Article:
Bill Kazmaier: The Strongest of All Time?


Discussions between strength fans often centre on the question: ‘Who is the strongest man of all- time?’ A host of names are bandied around including Paul Anderson, Louis Cyr and Zydrunas  Savickas, amongst assorted others. One other man whose name crops up with great frequency is Bill Kazmaier. In fact, he is very often the first name to be offered. There is a very good reason for this, as ‘Kaz’ has seen it all and done it all in his chosen fields, breaking records and achieving feats that have lived long in the memory.

Bill was the first man to take three WSM titles, which he did in consecutive years and in a commanding fashion. It is not resorting to hyperbole to state that during this period of WSM, Kazmaier was untouchable. He had static strength in abundance, with a background in powerlifting that he was able to transfer remarkably well into strongman. In terms of pure numbers, Kaz’s powerlifting credentials are impeccable. He won the American junior title and was also the senior champion on a couple of occasions. Add in two stints as the IPF Super Heavyweight world champion in 1979 and 1983 and a picture begins to emerge. What that doesn’t illustrate is just how powerful Kaz was in his prime. His list of powerlifting records is enviable, and includes numerous world bests in the bench press, as well as records in the deadlift and overall total. In terms of the bench, Kaz was the first man to ever press over 300kgs in competition back in 1981. Bill had the ability to turn on his best performances in contests, where they really counted, although for good measure in the gym he reportedly performed a 600lb bench for five repetitions. To add some symmetry, when Kaz accumulated his world record 2425lb total the man whose record he beat was also the man he succeeded as WSM champion, his compatriot, Don Reinhoudt.

Intensity is a word that is frequently used when referring to competitors in all manner of sports, and WSM has had more than its fair share of fiery participants. However, it is no exaggeration to say that Kazmaier was synonymous with intensity. In fact he personified it. With an imposing physical presence he had an appearance and demeanour that was quite probably worth points on the scoreboard before a weight was lifted or truck pulled. As a WSM competitor, Kaz was aggressive, snarling and growling, eyes and veins bulging, deferring to no-one and had self-belief in spades. His single-mindedness and focus were unequalled in his heyday.  He unashamedly tried to intimidate his rivals, going as far as saying ‘Any intimidation of others in battle was simply a part of being in the fight of your life.’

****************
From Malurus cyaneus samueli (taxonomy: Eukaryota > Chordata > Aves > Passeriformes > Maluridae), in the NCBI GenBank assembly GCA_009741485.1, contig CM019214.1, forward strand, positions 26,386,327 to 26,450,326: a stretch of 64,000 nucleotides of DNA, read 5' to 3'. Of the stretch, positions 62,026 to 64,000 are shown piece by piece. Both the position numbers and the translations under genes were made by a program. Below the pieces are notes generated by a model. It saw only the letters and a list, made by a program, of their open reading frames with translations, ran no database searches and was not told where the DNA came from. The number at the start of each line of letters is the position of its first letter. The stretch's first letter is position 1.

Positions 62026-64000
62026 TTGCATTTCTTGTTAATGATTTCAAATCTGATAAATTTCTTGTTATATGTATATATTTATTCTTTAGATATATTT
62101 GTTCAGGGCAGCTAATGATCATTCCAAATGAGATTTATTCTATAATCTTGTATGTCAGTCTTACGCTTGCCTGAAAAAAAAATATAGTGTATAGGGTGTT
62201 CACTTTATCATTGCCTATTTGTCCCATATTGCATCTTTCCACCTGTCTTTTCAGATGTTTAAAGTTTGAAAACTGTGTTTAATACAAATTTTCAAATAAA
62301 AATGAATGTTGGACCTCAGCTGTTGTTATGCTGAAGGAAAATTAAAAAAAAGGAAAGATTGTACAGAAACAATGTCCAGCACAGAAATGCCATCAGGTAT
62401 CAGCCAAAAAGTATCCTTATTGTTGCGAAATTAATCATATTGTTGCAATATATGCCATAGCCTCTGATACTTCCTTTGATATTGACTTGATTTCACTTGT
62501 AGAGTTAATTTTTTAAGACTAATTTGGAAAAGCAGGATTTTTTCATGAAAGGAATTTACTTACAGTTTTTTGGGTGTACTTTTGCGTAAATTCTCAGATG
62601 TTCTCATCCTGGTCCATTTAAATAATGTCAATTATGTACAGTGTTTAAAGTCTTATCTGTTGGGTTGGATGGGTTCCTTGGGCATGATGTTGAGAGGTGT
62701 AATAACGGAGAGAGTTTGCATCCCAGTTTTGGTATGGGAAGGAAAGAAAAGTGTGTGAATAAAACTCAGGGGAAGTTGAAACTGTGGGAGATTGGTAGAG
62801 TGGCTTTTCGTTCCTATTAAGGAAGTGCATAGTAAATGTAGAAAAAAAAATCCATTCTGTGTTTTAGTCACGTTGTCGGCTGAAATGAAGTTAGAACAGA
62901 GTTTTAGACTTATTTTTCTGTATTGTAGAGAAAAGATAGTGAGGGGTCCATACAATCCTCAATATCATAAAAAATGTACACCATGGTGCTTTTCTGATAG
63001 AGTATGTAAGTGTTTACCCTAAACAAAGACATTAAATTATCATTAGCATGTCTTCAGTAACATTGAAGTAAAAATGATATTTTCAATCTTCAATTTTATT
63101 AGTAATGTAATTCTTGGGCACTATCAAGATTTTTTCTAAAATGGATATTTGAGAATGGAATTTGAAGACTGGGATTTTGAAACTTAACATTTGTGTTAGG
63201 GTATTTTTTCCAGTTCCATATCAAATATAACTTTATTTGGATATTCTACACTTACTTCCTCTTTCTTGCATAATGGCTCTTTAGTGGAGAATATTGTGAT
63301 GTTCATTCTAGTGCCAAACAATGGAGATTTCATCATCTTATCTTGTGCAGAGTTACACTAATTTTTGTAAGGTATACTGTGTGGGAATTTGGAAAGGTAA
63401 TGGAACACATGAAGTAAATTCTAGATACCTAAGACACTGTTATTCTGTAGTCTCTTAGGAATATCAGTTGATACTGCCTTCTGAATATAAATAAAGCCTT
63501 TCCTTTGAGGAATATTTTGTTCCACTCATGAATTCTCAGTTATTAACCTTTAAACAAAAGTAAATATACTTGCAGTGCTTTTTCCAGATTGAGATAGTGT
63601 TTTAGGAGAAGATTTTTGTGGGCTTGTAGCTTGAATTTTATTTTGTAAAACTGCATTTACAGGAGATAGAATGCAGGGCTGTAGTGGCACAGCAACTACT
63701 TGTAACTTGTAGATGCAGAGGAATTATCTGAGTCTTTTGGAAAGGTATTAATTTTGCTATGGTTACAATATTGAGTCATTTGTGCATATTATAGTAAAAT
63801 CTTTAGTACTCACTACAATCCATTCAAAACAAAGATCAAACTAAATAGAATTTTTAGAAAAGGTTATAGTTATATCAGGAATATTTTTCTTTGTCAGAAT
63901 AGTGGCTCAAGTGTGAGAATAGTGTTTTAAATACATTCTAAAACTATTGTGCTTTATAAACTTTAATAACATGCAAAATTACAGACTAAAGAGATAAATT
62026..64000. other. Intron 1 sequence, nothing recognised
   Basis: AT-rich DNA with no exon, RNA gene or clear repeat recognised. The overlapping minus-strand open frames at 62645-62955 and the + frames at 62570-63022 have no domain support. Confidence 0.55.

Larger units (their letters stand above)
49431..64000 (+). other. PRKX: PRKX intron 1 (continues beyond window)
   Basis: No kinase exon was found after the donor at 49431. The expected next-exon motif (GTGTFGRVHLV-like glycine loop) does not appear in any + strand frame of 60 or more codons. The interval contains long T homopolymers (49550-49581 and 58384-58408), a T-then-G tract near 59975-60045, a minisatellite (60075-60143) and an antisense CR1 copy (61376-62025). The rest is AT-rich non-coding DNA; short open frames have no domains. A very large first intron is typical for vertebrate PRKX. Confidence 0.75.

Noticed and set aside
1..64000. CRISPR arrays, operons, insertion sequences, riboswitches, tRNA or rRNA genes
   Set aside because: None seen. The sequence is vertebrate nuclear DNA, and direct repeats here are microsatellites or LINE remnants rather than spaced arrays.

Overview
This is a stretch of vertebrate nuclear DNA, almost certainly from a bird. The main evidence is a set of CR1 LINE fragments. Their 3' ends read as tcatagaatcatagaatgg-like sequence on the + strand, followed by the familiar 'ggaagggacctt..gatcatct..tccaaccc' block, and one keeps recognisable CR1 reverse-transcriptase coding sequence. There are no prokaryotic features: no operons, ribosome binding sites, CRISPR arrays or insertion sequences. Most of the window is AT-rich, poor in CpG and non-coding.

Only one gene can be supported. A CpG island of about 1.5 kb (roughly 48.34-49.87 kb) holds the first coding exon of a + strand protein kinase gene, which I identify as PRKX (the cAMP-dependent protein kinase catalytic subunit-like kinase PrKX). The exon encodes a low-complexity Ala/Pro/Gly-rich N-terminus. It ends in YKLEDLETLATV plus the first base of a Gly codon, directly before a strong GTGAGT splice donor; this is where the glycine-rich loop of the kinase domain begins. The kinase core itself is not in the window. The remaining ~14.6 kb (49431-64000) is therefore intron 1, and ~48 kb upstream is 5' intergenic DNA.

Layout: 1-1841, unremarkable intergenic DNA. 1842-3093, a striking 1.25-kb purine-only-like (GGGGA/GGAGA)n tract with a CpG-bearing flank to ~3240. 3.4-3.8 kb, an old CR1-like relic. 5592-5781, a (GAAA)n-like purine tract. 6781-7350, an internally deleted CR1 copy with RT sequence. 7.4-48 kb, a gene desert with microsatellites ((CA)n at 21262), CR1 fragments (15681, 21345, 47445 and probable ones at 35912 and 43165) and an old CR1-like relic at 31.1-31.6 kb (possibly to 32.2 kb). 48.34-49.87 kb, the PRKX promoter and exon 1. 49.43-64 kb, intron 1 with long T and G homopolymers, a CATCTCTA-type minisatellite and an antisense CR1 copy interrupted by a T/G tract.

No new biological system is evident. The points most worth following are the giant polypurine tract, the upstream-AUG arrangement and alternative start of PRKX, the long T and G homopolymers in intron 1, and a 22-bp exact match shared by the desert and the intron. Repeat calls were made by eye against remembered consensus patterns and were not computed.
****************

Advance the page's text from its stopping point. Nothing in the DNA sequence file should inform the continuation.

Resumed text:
When Bill stated during WSM in 1982 ‘I actually think that I am the strongest man who ever lived’, this wasn’t just self-promotion fuelled by the adrenaline of competition. On the contrary, Kazmaier genuinely believed it, and why not?  The interviewer (Donny Macleod) seemed taken aback by the claim, and was speechless for a second, before repeating Bill’s words back to him, as if expecting him to qualify his claim. Kaz simply added ‘Yes, I’ll make that statement’. These were not idle boasts based on pure ego, as there was a clear rationale behind Kaz’s thought process. He was a student of strength and knew how well he compared to figures of the past who may have been touted as being the strongest men that the world had ever known. Kazmaier was an awesome sight to behold when at the top of his game. Static disciplines were devoured and his Log Lift world records (set on the old wooden logs which were often unbalanced and cumbersome due to their dimensions), established him as the premier overhead lifter of this era of WSM. He was far from slow on his feet either, and did not suffer from a lack of speed in spite of his huge frame.

Kazmaier’s competitive instincts were also legendary, with one often told story about him worth repeating again. Struggling for money as a young lifter, Bill entered a contest of a different kind; goldfish eating. With a top prize of $300 Kaz says that he ate one thousand of the fish, and took home the cash. His nearest rival ate under half that number, but Bill was a man of extremes. It mattered little if it was powerlifting, strongman, goldfish-eating or anything else, as his aim was to win, and to do it with authority.